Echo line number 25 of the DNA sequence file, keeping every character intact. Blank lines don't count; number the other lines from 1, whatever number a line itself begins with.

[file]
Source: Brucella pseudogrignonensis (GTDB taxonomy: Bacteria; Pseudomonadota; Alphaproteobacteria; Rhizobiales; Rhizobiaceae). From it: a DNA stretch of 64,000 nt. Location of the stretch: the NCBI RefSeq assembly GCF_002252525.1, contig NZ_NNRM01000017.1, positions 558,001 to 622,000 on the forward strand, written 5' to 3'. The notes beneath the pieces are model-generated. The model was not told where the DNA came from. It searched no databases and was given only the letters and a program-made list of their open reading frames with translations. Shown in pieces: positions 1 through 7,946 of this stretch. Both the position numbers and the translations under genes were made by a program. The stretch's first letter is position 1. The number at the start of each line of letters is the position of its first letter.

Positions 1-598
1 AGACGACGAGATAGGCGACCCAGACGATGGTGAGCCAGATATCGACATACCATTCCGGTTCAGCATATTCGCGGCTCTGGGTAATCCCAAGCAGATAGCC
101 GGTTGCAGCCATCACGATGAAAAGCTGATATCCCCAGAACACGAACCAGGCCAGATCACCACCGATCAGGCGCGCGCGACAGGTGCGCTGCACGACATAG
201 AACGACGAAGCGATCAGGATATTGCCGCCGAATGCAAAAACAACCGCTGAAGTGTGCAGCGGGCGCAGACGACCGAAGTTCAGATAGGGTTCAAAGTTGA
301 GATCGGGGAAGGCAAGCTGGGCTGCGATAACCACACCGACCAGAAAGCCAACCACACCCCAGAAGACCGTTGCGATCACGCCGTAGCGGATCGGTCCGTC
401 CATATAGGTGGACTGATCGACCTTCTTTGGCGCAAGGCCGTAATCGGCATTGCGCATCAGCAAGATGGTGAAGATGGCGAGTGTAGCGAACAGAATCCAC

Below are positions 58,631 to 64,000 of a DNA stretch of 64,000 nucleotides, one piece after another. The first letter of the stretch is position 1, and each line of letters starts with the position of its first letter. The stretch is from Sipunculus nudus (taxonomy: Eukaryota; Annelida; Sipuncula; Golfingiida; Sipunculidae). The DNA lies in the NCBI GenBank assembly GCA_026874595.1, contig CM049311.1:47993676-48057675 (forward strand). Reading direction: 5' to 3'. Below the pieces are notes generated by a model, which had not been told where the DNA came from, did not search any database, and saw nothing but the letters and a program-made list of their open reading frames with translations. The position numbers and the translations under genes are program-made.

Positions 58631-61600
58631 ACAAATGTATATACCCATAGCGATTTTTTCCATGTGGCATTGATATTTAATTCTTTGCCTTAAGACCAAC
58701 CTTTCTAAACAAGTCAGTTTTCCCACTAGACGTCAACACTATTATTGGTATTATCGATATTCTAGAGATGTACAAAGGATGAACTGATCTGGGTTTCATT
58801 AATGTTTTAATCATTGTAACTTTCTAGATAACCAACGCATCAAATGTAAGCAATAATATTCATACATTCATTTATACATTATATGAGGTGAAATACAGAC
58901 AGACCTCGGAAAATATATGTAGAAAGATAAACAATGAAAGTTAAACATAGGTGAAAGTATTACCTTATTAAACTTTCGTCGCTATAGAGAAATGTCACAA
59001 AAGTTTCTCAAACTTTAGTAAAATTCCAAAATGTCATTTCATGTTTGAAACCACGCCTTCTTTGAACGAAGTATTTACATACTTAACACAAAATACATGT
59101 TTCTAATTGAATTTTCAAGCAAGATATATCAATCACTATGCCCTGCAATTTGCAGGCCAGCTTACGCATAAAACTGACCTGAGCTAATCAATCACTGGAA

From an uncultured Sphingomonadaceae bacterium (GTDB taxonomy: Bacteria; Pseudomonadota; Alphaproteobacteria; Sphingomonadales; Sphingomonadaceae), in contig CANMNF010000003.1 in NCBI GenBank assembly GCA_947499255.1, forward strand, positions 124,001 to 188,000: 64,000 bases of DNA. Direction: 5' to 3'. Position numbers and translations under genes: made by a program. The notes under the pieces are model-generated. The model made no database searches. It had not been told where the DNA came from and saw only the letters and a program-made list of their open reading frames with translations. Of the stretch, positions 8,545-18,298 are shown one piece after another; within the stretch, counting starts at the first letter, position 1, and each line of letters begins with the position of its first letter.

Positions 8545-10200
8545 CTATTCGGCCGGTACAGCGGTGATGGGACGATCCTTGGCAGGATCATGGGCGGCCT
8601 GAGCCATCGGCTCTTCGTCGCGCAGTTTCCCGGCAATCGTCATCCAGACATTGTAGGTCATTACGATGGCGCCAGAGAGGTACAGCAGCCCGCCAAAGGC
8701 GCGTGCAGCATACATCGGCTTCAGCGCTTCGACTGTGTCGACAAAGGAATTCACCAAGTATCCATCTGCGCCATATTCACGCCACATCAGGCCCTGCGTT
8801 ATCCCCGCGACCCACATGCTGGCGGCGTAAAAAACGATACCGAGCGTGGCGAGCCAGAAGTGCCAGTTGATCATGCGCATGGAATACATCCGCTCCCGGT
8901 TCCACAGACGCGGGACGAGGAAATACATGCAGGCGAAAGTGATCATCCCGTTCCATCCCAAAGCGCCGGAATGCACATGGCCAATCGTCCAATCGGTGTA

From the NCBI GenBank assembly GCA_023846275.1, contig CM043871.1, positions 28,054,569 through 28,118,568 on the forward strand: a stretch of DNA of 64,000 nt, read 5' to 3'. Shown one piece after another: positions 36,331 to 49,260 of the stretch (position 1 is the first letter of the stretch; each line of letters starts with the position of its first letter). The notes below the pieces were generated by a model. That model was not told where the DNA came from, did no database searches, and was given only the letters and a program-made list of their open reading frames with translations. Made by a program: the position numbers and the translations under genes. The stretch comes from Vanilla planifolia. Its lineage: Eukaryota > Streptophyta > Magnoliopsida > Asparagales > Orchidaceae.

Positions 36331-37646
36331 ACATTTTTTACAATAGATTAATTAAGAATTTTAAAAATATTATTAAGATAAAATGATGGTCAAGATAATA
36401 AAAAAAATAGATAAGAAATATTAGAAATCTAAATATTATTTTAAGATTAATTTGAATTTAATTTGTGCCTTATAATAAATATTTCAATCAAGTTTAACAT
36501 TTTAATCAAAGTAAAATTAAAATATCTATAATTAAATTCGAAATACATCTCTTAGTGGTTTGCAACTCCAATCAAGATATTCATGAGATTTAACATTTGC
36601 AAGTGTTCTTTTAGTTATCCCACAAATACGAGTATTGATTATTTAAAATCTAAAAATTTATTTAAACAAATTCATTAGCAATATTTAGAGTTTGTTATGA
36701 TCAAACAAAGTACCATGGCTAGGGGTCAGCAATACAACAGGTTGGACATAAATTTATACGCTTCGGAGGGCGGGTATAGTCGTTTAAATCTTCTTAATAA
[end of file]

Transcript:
36331 ACATTTTTTACAATAGATTAATTAAGAATTTTAAAAATATTATTAAGATAAAATGATGGTCAAGATAATA